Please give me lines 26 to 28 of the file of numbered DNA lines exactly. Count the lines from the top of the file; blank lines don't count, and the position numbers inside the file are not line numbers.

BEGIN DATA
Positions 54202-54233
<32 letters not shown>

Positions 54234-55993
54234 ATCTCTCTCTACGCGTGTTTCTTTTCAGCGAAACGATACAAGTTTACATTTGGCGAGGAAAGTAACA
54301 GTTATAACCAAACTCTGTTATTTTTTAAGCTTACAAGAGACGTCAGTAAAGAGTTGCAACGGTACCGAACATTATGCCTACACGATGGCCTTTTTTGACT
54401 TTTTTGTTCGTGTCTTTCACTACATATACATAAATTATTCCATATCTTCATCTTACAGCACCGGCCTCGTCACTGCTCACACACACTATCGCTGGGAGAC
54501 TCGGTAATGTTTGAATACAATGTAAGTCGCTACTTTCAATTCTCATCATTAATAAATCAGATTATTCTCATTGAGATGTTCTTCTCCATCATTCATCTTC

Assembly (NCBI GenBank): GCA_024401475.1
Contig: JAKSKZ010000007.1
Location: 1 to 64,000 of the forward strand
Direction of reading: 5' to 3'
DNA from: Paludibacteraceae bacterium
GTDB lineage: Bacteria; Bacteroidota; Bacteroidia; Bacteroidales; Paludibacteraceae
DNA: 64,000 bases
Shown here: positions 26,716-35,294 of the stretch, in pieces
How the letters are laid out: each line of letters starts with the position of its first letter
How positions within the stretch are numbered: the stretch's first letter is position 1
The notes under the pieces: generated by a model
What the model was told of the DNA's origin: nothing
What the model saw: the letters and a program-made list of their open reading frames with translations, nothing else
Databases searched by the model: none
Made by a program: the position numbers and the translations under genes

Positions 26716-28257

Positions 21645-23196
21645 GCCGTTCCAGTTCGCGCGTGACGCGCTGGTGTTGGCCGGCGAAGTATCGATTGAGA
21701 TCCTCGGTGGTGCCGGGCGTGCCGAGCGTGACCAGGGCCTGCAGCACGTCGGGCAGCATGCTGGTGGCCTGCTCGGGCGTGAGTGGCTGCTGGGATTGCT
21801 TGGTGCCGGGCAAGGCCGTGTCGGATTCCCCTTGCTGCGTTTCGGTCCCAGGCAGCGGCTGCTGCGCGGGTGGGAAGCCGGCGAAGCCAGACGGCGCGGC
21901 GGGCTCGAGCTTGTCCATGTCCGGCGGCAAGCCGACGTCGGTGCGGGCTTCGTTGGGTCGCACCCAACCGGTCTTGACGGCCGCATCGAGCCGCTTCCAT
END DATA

21701 TCCTCGGTGGTGCCGGGCGTGCCGAGCGTGACCAGGGCCTGCAGCACGTCGGGCAGCATGCTGGTGGCCTGCTCGGGCGTGAGTGGCTGCTGGGATTGCT
21801 TGGTGCCGGGCAAGGCCGTGTCGGATTCCCCTTGCTGCGTTTCGGTCCCAGGCAGCGGCTGCTGCGCGGGTGGGAAGCCGGCGAAGCCAGACGGCGCGGC
21901 GGGCTCGAGCTTGTCCATGTCCGGCGGCAAGCCGACGTCGGTGCGGGCTTCGTTGGGTCGCACCCAACCGGTCTTGACGGCCGCATCGAGCCGCTTCCAT